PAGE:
By Sean Kirkby
A bill establishing more relaxed wolf-killing laws in Wisconsin may lead to the species being relisted as endangered, although its supporters claim it would lead to more effective management of the population.
Adrian Treves, University of Wisconsin environmental studies professor and expert on public opinions toward wolves, submitted testimony Feb. 8 to the Senate Committee on Natural Resources and Environment arguing the current bill needs revision.
According to an analysis by the Legislative Reference Bureau, the bill would establish a hunting season for wolves from Oct. 15 through the end of February.
“As a species fresh off the endangered species list and a species with very special meaning to many people, including the sovereign tribal nations in our state, this bill should be amended to accord the wolf its due place among Wisconsin’s premier wildlife,” Treves said in his testimony.
Treves said in his testimony that according to his research, the vast majority of Wisconsinites support wolf hunts as long as they are designed to reduce wolf depredations, where wolves attack livestock or pets, without putting in question the wolf population.
He said in his testimony the bill does not ensure sustainable wolf harvests nor target wolf depredations and, if it passes, would increase the risk of relisting the wolf as an endangered species.
Treves also said in his testimony the bill proposes such methods as hunting wolves with dogs at night, which he said have not been tested in Wisconsin for effectiveness or success rate.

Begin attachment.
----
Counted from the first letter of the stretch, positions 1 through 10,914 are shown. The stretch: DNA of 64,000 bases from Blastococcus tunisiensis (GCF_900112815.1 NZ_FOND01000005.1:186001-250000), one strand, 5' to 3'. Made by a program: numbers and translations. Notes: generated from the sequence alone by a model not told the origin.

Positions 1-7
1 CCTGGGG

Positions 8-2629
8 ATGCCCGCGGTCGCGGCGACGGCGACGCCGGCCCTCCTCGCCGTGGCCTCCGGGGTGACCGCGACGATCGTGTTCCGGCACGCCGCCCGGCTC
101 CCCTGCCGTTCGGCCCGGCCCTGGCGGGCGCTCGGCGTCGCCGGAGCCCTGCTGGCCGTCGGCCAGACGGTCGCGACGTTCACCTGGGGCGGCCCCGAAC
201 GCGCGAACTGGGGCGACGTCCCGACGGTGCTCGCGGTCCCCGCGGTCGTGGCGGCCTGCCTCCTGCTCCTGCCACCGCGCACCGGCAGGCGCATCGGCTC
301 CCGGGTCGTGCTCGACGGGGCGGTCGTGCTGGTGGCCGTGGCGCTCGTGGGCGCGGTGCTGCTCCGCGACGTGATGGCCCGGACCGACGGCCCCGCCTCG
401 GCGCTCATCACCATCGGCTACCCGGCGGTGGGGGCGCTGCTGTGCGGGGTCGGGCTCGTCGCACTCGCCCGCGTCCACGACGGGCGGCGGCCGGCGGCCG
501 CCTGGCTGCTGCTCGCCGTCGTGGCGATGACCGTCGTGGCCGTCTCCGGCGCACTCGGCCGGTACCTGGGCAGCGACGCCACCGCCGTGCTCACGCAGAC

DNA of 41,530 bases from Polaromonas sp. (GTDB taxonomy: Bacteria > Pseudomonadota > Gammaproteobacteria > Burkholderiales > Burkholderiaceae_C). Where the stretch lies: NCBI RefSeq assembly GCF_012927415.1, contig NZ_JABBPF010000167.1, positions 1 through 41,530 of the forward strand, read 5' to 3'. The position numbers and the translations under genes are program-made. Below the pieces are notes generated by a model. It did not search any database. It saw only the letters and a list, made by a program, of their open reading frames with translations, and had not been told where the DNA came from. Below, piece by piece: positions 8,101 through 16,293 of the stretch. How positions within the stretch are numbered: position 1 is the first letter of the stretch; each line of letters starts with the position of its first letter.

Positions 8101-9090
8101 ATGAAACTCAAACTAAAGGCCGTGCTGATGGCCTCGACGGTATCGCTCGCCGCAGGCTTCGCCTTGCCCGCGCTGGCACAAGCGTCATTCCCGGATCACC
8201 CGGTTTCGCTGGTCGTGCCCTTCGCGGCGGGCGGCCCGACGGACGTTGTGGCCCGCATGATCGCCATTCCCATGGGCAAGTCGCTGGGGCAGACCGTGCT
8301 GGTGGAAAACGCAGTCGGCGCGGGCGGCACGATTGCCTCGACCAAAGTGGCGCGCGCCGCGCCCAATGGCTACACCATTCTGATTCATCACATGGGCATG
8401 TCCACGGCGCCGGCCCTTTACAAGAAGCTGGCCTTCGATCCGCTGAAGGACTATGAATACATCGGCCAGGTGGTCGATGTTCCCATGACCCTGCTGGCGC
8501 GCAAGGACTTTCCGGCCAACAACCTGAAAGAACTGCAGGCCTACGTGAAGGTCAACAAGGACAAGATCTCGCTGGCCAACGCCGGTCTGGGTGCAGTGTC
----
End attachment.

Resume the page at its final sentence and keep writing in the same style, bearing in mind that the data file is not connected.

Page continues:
He said this could lead to unintended consequences for people or other wildlife and recommended amending the bill to allow one or more years to study these issues.
“Haste makes waste,” Treves said in his testimony. “We risk wasting the opportunity for Wisconsin to manage its own wolves without federal intervention.”
However, Casey Langan, spokesperson for the Wisconsin Farm Federation Bureau, supports the wolf hunt because it would limit wolf depredation, a major issue as the wolf population has more than doubled management goals.
Following the delisting of the gray wolf from the endangered species list, the Department of Natural Resources has started issuing permits allowing farmers who have experienced depredations to hunt wolves. However, Langan said these measures do not go far enough.
He said the current number of wolves far surpasses the management numbers DNR wanted, as DNR intended to only have 350 wolves in Wisconsin. According to their current survey numbers, Wisconsin has more than 800 gray wolves.
Jeff Nass, spokesperson for Wisconsin Firearms Owners, Ranges, Clubs & Educators, a chartered organization for the National Rifle Association, said his organization supports the wolf hunt since it would give the DNR another tool to manage the wolf population.
“Nobody wants to wipe out the population,” Nass said. “We just want management processes in place to control it.”
Nass said fears of the hunt putting the gray wolves back on the endangered species list are unfounded because other wolf hunts established in other states have not put wolves back on the list.
Nass also said the wolf hunt would decrease wolf depredations.
“Once the natural fear of man comes into play, the attacks on livestock will go down because they’ll stay away from things that smell human,” Nass said.